In the acquired colonial territories the state enacts vicious repression on its own lower classes, in the form of anti-union violence and the employment of terror organizations such as the Pinkertons to enforce its will. Where extractive industries in the acquired territories come into conflict with colonial labourers or encounter activism to preserve the environment or other public goods they react violently and with government support. Movement of non-indigenous people into indigenous areas is heavily restricted, and organizations that might represent the interests of indigenous people are suppressed. In the USA there was lynching of free Mexican workers throughout the south west, and in Australia in the 1960s the Freedom Riders were met with violence in their journey around Australia publicizing Aboriginal disadvantage. In the UK it was not uncommon to see “No dogs and Irishmen” signs on public accommodations, and at times in history it was not acceptable for white and indigenous people to marry or live together. In later years through programs like Cointelpro and the undercover police operations of the UK the state’s secret police worked assiduously against not only indigenous rights but also environmental and labour activism, animal rights progress, and any form of restrictions of the rights of the colonial state to extract full value from its stolen lands. In the USA this led to state and extra-judicial violence against indigenous people protecting their water rights, open suppression of land rights activism, and the use of prison and state power to restrict services to reservations to force acquiescence from indigenous activists and their non-indigenous supporters. The British state introduced transportation in the 19th century, dumping petty criminals and labour organizers from the UK into the badlands of its colonial properties and then pitting them against the indigenous residents, and punishing those who spoke out against these practices.

It is not possible to exterminate whole peoples, push them off their hereditary lands, and steal their resources without maintaining a violent state that represses all attempts at clemency or understanding. You cannot keep humans out of your polity without forcefully policing the boundaries of your polity, and requiring that your citizens stay strictly within it. Colonialist states are repressive, and build up structures of political and state control intended to ensure that their heirarchical and violent systems are maintained. There is a wide literature on the damaging political consequences of the exercise of state power in support of colonialism: George Orwell writes eloquently about its damaging effects in Burmese Days, and Katharine Susannah Pritchard describes the oppressive atmosphere of the frontier very well in Brumby Innes and Coonardoo. Henry Reynolds describes the violence of the frontier in The Forgotten War, and of course the Bringing them Home report details the racist underpinnings of the political order supporting colonialism in Australia. The Waitangi Treaty Grounds in New Zealand offer an unrelenting description of the colonial project in New Zealand, against an incredibly beautiful and peaceful backdrop. There is no reason for anyone in colonial societies not to know these things, but many of us do not.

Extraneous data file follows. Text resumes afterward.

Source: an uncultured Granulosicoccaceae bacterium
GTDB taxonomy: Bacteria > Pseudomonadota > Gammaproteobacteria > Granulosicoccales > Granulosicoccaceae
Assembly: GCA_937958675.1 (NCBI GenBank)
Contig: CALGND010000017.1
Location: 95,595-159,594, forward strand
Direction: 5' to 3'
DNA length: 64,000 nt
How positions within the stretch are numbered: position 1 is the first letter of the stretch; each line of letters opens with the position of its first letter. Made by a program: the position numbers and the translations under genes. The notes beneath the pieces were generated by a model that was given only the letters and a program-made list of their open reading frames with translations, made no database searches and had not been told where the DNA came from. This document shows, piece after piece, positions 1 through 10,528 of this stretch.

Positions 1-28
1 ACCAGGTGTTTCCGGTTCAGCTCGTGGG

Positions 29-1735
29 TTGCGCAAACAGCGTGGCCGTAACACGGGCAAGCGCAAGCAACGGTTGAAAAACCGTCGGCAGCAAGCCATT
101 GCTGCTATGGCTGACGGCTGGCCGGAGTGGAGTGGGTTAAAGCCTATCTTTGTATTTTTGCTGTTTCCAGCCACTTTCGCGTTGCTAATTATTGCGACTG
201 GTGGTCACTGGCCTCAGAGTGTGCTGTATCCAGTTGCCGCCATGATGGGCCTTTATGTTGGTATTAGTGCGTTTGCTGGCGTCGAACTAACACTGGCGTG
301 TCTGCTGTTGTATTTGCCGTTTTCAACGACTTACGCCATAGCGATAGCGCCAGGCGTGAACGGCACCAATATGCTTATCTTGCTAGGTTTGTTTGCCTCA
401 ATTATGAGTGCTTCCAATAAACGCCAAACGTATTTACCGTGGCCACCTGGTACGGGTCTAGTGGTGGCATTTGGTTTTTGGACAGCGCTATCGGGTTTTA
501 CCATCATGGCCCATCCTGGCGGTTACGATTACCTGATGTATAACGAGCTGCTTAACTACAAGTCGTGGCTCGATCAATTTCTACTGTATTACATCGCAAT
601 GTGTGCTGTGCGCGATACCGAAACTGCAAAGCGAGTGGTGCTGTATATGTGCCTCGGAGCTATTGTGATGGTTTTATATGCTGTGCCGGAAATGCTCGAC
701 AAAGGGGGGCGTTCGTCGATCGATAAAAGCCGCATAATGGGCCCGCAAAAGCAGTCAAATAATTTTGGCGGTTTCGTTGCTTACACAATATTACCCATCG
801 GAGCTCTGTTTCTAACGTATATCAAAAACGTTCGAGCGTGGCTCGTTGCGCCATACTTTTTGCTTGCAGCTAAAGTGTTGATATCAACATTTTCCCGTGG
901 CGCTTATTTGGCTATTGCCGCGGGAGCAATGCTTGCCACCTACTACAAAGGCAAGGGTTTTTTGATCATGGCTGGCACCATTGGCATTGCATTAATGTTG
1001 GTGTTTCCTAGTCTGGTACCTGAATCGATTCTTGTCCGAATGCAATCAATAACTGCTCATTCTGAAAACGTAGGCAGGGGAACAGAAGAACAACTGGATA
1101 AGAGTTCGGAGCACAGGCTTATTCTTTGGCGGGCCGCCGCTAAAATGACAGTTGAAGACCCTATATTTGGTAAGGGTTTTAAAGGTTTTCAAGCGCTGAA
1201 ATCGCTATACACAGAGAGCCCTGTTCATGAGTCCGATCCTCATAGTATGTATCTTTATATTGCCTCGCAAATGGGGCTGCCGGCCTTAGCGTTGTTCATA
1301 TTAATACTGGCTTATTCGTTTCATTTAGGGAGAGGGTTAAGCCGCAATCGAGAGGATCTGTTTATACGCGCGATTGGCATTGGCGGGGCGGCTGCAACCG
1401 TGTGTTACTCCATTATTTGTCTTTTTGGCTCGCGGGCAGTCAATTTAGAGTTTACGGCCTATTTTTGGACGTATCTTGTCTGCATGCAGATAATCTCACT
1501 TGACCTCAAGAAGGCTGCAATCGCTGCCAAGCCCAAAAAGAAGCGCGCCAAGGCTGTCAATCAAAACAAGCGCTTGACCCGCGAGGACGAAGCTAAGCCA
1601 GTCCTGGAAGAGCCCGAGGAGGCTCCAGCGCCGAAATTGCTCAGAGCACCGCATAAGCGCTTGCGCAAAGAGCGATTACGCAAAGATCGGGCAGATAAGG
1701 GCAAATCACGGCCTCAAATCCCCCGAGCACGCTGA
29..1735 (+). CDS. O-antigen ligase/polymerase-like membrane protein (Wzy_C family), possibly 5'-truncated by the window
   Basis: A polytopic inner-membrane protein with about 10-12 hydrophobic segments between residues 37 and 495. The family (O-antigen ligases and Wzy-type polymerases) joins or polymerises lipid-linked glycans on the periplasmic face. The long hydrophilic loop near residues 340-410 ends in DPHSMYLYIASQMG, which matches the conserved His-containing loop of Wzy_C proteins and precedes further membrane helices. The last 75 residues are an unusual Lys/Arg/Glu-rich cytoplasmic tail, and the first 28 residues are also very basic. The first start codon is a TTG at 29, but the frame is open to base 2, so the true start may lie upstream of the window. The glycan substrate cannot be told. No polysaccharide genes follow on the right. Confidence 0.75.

Having established these outlines of what colonialist policy is and how colonial states enforce it on both their colonized victims and their citizens, let us move to the world of Harry Potter, and examine how the wizard world treats muggles.

The Muggle Protection Act and the politics of muggle exclusion

The Muggle Protection Act is a law passed in 1992 to protect muggles from magical accidents. It was part of a broader body of legislative and scholarly work on maintaining the veil of secrecy between the muggle and wizard worlds. It may be just a coincidence, but most colonial states have a law akin to this. For example in 1869 the Aboriginal Protection Act was passed in Victoria, which amongst other things restricted “where people could live and work, what they could do and who they could meet or marry”. Similar restrictions and guidelines were published in the wizarding world, for example the three volume Laws of Conduct When Dealing with Muggles, or the cultural (but not legal) stigma attached to marrying muggles. It appears, from Queenie’s behaviour in The Crimes of Grindelwald, that it is not possible for her to marry Jacob Kowalski or even to have a relationship with him, which is why she has abducted him and charmed him to come with her to France. That suggests that in 1920s America at least there was some kind of restriction on muggle-wizard relationships, or at least they were only considered acceptable in extreme circumstances. It is also apparently the case that the ministry of magic attempted to remove certain books from school libraries if they depicted relationships with muggles or were overly sensitive in their reporting on muggles.

The politics of muggle exclusion becomes much clearer when we investigate Dumbledore’s history of activism on this subject. In a letter to Grindelwald on the topic, this scion of liberal wizard politics writes